The storyline was fine, though it didn’t leave much of an impression. I could easily forget about it, so I doubt I’ll pick up the second book, either, but I am a fan of the concepts of steampunk and unlike some other reads I’ve attempted, this was easy to read and at the time of reading wasn’t dull. I figure many of my middle school students would enjoy it quite a bit, though it would leave most adult readers feeling a little…unsatisfied.

Divergent Super Review

To give the group a chance to read different books (and more frequently), the Super Reviewers are doing smaller, but still as super reviews on other books. One such review is this one. But the rules are still the same, where we:

  • share several points of views
  • use a handful of paragraphs
  • take down one big, bad book

Today we’re starting with a review of Veronica Roth’s Divergent.

In Beatrice Prior’s dystopian Chicago world, society is divided into five factions, each dedicated to the cultivation of a particular virtue–Candor (the honest), Abnegation (the selfless), Dauntless (the brave), Amity (the peaceful), and Erudite (the intelligent). On an appointed day of every year, all sixteen-year-olds must select the faction to which they will devote the rest of their lives. For Beatrice, the decision is between staying with her family and being who she really is–she can’t have both. So she makes a choice that surprises everyone, including herself.

During the highly competitive initiation that follows, Beatrice renames herself Tris and struggles alongside her fellow initiates to live out the choice they have made. Together they must undergo extreme physical tests of endurance and intense psychological simulations, some with devastating consequences. As initiation transforms them all, Tris must determine who her friends really are–and where, exactly, a romance with a sometimes fascinating, sometimes exasperating boy fits into the life she’s chosen. But Tris also has a secret, one she’s kept hidden from everyone because she’s been warned it can mean death. And as she discovers unrest and growing conflict that threaten to unravel her seemingly perfect society, she also learns that her secret might help her save those she loves . . . or it might destroy her.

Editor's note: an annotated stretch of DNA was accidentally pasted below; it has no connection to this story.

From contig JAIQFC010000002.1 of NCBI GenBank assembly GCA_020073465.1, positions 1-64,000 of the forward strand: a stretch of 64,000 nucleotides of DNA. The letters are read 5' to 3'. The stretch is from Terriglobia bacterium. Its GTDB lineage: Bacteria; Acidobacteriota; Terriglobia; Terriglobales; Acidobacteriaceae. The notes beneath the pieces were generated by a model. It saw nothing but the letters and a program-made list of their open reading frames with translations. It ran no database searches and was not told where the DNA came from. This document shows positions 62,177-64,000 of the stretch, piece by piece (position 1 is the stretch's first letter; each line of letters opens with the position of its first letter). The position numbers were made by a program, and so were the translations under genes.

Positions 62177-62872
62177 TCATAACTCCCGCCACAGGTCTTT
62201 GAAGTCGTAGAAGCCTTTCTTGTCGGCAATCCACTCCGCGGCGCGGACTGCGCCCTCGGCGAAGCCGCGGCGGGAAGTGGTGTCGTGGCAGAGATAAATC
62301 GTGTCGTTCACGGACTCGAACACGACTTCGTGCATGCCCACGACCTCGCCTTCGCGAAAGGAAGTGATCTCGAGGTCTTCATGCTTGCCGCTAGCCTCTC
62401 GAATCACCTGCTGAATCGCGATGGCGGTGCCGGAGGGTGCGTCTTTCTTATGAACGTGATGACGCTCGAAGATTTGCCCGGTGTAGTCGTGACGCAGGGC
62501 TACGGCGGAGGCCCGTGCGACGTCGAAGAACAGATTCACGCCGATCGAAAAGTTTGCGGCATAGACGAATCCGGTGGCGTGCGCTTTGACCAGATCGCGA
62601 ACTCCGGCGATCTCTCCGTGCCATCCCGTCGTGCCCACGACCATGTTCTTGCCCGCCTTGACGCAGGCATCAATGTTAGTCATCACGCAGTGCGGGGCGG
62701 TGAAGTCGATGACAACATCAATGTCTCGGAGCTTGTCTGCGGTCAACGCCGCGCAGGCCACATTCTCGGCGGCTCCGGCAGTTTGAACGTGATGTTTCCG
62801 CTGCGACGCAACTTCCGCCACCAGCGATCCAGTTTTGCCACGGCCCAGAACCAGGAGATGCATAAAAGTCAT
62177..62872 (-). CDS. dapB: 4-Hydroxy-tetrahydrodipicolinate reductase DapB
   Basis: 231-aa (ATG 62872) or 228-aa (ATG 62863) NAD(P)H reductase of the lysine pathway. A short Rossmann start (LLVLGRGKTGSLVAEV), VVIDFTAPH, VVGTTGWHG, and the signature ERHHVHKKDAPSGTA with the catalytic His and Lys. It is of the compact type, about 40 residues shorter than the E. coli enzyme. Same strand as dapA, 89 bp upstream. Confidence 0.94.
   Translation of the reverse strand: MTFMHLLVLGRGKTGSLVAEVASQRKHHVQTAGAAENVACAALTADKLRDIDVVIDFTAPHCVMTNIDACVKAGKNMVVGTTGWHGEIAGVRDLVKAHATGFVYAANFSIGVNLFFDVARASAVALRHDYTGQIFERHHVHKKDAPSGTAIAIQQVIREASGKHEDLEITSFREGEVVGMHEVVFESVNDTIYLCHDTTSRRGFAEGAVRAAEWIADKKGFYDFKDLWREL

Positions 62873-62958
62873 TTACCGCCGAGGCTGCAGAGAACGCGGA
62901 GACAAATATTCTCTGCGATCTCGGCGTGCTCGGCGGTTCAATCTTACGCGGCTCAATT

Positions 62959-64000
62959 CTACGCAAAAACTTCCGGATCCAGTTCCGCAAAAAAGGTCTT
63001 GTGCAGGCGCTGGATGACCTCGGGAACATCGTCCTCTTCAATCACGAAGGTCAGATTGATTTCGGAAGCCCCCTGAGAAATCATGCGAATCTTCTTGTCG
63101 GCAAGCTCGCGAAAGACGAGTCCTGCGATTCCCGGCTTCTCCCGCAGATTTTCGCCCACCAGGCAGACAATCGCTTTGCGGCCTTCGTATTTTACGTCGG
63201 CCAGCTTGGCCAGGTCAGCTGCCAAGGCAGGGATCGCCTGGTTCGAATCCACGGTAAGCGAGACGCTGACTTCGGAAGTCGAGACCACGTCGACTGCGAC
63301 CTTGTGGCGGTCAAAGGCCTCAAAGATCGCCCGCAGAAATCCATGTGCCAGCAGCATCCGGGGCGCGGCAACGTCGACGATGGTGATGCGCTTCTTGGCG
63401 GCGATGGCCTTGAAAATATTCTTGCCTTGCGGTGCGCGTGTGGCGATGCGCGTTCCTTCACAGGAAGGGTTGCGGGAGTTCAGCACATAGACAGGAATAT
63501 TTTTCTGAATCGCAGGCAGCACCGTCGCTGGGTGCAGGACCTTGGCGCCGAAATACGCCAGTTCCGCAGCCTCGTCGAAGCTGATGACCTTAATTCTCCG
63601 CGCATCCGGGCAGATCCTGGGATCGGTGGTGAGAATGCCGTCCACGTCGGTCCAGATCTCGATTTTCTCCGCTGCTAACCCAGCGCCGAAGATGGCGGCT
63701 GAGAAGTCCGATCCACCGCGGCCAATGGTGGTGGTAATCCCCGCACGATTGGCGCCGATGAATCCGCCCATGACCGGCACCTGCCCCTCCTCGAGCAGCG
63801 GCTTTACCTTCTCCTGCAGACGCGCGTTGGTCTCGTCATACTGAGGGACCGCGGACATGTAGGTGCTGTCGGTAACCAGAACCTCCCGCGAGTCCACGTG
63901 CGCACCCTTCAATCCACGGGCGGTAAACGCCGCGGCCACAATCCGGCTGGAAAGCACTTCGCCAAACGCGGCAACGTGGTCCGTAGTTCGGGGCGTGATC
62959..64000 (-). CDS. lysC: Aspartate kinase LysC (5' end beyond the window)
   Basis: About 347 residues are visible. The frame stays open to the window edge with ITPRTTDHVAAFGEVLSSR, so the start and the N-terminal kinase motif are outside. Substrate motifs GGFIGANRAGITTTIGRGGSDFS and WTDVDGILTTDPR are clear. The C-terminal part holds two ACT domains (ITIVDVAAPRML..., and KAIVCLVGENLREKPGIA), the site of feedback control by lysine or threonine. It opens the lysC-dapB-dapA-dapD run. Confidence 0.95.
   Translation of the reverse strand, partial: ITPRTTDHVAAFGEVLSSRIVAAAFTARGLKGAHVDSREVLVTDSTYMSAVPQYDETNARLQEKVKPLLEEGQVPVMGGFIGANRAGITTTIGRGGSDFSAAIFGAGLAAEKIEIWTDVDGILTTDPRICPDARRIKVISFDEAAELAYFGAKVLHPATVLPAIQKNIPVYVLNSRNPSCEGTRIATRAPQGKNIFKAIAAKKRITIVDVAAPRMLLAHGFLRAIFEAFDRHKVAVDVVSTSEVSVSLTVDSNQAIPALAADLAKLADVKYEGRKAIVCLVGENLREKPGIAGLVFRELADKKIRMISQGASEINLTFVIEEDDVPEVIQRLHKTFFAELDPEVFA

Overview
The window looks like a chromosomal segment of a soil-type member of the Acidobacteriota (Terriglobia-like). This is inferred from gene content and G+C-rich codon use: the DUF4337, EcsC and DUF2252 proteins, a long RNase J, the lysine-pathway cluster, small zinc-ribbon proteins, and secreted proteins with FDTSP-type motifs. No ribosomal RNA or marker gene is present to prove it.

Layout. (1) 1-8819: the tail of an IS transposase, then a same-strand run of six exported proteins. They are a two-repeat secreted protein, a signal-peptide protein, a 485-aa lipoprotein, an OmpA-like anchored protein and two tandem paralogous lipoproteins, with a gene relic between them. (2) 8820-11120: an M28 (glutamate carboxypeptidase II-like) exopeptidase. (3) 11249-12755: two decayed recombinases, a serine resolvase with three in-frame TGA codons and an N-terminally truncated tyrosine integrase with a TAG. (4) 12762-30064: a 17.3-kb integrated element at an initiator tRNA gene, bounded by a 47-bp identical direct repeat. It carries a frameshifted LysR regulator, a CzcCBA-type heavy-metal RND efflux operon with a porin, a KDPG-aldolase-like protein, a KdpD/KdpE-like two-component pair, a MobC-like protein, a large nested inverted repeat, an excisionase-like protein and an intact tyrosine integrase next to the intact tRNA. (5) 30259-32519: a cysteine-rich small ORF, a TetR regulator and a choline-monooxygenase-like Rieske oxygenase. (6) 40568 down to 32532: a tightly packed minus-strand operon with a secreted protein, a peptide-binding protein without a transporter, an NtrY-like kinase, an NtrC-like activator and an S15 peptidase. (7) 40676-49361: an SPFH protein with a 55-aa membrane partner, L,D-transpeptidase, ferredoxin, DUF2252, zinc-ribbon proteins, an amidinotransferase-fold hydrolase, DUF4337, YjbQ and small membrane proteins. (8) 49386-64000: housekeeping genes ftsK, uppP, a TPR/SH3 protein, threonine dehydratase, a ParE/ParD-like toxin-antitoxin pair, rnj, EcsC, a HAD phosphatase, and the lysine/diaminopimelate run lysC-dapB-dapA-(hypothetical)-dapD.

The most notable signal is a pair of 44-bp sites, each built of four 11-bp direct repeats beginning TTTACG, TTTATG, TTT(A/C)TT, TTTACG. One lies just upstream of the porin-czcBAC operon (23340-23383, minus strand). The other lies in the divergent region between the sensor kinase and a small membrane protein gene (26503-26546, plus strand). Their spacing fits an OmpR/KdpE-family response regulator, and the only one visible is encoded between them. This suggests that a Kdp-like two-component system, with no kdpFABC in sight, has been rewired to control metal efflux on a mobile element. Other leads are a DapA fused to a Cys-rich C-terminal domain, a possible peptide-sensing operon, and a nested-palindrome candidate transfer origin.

See what we think, and then see what you think. If you’ve already read the book, we’d love to hear swhat you think. Hell, if you haven’t and you think you might, you can share that, too.

Reviews

Holly Addictive is the best way to describe Divergent. I read it in one day, glued to Veronica Roth’s tale like a desperate crack addict glued to the trail of her next hit.

Roth’s characterisations are, perhaps, overly simplistic, but the heroine Tris is far less annoying than most young adult heroines, so I’m choosing to ignore any lack of depth. The romance story is quite predictable, but not in a bad way. Tris’ love interest is the most interesting of the characters, and I hope to see his background fleshed out more in the sequel. I loved the dynamic between him and Tris, who both alternate between moments of strength and vulnerability, and care and protection of each other as the story progresses.